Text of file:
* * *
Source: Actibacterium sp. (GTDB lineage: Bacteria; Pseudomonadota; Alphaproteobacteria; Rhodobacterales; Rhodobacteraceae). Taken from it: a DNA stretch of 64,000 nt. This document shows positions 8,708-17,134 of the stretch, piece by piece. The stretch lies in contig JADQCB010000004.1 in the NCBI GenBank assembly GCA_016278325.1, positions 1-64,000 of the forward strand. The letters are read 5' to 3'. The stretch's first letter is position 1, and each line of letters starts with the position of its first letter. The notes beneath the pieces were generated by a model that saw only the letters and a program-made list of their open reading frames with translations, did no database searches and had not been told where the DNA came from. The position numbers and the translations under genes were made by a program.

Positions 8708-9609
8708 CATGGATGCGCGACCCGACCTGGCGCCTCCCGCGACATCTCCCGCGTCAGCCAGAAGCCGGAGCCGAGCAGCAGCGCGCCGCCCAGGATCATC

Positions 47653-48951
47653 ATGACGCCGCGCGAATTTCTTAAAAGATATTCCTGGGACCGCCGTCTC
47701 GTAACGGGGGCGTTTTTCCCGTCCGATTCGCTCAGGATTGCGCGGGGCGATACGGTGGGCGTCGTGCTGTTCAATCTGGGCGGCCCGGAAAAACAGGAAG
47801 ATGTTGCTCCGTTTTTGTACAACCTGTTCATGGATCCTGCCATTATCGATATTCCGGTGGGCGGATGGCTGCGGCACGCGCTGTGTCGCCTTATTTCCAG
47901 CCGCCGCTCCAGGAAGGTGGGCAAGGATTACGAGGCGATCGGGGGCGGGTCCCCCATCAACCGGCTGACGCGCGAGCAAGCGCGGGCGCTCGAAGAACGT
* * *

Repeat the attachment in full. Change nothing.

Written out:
Source: Actibacterium sp. (GTDB lineage: Bacteria; Pseudomonadota; Alphaproteobacteria; Rhodobacterales; Rhodobacteraceae). Taken from it: a DNA stretch of 64,000 nt. This document shows positions 8,708-17,134 of the stretch, piece by piece. The stretch lies in contig JADQCB010000004.1 in the NCBI GenBank assembly GCA_016278325.1, positions 1-64,000 of the forward strand. The letters are read 5' to 3'. The stretch's first letter is position 1, and each line of letters starts with the position of its first letter. The notes beneath the pieces were generated by a model that saw only the letters and a program-made list of their open reading frames with translations, did no database searches and had not been told where the DNA came from. The position numbers and the translations under genes were made by a program.

Positions 8708-9609
8708 CATGGATGCGCGACCCGACCTGGCGCCTCCCGCGACATCTCCCGCGTCAGCCAGAAGCCGGAGCCGAGCAGCAGCGCGCCGCCCAGGATCATC

Positions 47653-48951
47653 ATGACGCCGCGCGAATTTCTTAAAAGATATTCCTGGGACCGCCGTCTC
47701 GTAACGGGGGCGTTTTTCCCGTCCGATTCGCTCAGGATTGCGCGGGGCGATACGGTGGGCGTCGTGCTGTTCAATCTGGGCGGCCCGGAAAAACAGGAAG
47801 ATGTTGCTCCGTTTTTGTACAACCTGTTCATGGATCCTGCCATTATCGATATTCCGGTGGGCGGATGGCTGCGGCACGCGCTGTGTCGCCTTATTTCCAG
47901 CCGCCGCTCCAGGAAGGTGGGCAAGGATTACGAGGCGATCGGGGGCGGGTCCCCCATCAACCGGCTGACGCGCGAGCAAGCGCGGGCGCTCGAAGAACGT